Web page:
Monday, January 22, 2018

An immigrant to New York and servant to those with leprosy in Hawaii

St. Marianne Cope

Image of St. Marianne Cope

Facts

Feastday: January 23
Patron of lepers, outcasts, those with HIV/AIDS, the Hawaii
Birth: January 23, 1838
Death: August 9, 1918
Beatified By: May 14, 2005 by Pope Benedict XVI
Canonized By: October 21, 2012 by Pope Benedict XVI


Saint Marianne Cope, O.S.F. is also known as Saint Marianne of Moloka'i. She was born in Germany on January 23, 1838 and spent much of her life working in Hawai'i working with lepers on the island of Moloka'i.
She was beatified in 2005 and declared a saint by Pope Benedict XVI in 2012.
Cope was born on January 23, 1838 in Heppenheim, in what was then the Grand Duchy of Hesse. Today, that region is part of Germany. She was baptized Maria Anna Barbara Koob, which was later changed to Cope.
Just a year after her birth, her family emigrated to the United States, settling in Utica. New York. Cope attended a parish school until she reached the eighth grade. By that time, her father had become an invalid and she went to work in a factory to support the family.
Her father died in 1862, and this along with her siblings maturity, permitted her to leave the factory to pursue a religious life. She became a novitiate of the Sisters of the Third Order Regular of Saint Francis based in Syracuse, New York. She took the name Marianne when she completed her formation.
German-speaking immigrants settled in large numbers in her area of New York state, so she became a teacher and later a principal at a school for immigrant children.
Cope also helped direct the opening of the first two Catholic hospitals in central New York. She arranged for students from the Geneva Medical College in New York to work at the hospital, but also stipulated that patients should be able to refuse treatment by them. It was one of the first times in history that the right of a patient to refuse treatment was recognized.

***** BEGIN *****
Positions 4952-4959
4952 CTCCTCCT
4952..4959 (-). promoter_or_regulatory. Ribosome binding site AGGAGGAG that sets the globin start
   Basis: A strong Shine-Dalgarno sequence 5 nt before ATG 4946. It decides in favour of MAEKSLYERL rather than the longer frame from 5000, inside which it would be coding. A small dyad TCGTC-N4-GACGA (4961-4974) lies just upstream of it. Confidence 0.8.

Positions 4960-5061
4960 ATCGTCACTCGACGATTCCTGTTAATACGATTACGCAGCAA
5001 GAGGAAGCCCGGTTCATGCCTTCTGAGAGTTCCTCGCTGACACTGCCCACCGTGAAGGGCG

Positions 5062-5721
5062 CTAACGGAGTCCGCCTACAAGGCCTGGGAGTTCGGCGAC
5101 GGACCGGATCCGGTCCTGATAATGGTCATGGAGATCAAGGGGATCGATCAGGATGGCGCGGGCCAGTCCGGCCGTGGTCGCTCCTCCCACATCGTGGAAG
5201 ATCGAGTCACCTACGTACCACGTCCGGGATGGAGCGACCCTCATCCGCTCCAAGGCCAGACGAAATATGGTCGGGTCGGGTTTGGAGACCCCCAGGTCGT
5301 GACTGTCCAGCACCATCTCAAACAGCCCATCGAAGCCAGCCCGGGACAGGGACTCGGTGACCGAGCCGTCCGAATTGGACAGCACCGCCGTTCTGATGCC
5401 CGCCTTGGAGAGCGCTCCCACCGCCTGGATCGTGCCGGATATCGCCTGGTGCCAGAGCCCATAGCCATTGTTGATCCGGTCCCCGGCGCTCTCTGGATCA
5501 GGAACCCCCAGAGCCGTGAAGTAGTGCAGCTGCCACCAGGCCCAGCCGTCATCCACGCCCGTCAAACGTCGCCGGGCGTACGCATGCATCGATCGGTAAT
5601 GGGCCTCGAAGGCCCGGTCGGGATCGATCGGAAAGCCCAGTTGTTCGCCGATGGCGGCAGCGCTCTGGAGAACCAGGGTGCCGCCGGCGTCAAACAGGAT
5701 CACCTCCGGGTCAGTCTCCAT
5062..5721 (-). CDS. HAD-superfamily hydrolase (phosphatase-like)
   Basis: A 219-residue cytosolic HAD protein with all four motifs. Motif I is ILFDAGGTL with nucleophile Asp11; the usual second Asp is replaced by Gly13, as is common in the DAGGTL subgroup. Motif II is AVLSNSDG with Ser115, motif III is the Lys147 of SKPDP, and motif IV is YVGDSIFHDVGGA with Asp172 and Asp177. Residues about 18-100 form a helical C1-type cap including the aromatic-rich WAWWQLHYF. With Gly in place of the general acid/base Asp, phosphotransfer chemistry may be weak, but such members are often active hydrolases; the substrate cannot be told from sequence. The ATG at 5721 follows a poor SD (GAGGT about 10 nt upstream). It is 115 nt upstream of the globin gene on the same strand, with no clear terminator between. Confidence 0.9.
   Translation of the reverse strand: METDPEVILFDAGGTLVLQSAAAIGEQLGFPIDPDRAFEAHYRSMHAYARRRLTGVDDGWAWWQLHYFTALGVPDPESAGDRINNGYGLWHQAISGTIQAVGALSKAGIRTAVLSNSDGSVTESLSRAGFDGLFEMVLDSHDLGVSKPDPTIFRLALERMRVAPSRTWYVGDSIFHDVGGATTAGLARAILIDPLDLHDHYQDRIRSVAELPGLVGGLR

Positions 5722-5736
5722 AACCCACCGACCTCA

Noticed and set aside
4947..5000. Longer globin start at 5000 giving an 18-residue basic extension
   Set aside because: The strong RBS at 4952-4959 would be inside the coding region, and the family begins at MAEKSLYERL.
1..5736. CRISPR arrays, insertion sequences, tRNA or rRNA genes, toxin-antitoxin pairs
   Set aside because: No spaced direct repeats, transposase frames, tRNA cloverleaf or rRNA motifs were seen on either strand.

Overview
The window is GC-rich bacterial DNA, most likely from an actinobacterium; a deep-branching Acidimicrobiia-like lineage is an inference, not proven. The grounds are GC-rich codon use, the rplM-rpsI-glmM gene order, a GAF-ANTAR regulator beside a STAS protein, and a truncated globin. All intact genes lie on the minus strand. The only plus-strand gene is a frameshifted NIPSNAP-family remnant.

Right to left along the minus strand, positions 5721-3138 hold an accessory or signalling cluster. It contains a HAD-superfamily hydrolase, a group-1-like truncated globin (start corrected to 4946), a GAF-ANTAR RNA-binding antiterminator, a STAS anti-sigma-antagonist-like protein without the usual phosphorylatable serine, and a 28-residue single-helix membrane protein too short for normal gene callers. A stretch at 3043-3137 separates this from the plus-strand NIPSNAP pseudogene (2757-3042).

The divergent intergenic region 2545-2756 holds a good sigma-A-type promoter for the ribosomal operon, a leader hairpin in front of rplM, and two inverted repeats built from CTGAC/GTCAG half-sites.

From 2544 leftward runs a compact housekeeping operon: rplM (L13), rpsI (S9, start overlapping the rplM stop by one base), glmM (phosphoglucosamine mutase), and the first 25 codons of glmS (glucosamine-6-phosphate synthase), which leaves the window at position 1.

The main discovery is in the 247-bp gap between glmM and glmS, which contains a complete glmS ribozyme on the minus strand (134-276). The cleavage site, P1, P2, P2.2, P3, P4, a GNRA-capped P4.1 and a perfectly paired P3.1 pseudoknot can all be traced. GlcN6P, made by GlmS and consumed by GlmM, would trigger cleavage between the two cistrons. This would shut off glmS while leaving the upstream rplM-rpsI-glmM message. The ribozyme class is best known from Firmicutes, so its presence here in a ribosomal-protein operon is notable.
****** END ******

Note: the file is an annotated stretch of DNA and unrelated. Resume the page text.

By 1883, Cope had become the Superior General of her congregation. It was at this time she received a plea for help from leprosy sufferers in Hawaii. King Kalakaua himself sent the letter asking for aid in treating patients who were isolated on the island of Moloka'i. The King had already been declined by more than 50 other religious institutes.
Mother Marianne, as she was then known, left Syracuse with six sisters to attend to the sick, and arrived on November 8,1883.
Once arrived, Mother Marianne managed a hospital on the island of O'ahu, where victims of leprosy were sent for triage. The most severe patients were sent to the island of Moloka'i.
The next year, Mother Marianne helped establish the Malulani hospital on the island of Maui.
Her tenure at Malulani hospital did not last as she was soon called back to O'ahu to deal with claims of abuse from the government-appointed administrator there. Upon arrival and following an initial investigation, Mother Marianne demanded that he resign or she would leave. The government dismissed the administrator and gave her full management of the hospital there.
Although Mother Marianne was getting older, he workload only seemed to increase. Soon, she was responsible for orphans of women who had contracted the disease as well as clergy who had contracted the disease while working with lepers.
Eventually, Mother Marianne's work became a burden on her frail body and she was confined to a wheelchair. Despite this limitation, she continued to work tirelessly. Many noticed that despite all her years of work she never contracted leprosy herself, which many regarded as a miracle in itself.
Mother Marianne passed away on August 9, 1918 and was buried at Bishop Home.
In the years following her death, several miracles were reported in her name. In 1993, a woman was miraculously cured after multiple organ failure following prayers to Mother Marianne. The woman's subsequent recovery was certified by the Church and Mother Marianne was beatified by Pope Benedict XVI on May 14, 2005.
After her beatification, Mother Marianne's remains were moved to Syracuse, New York and placed in a shrine.
On December 6, 2011, an additional miracle was credited to her and approved by Benedict.
On October 21, 2012, she was officially canonized by Benedict.

Surely to spark more controversy, possibility of ordaining certain married men to Priesthood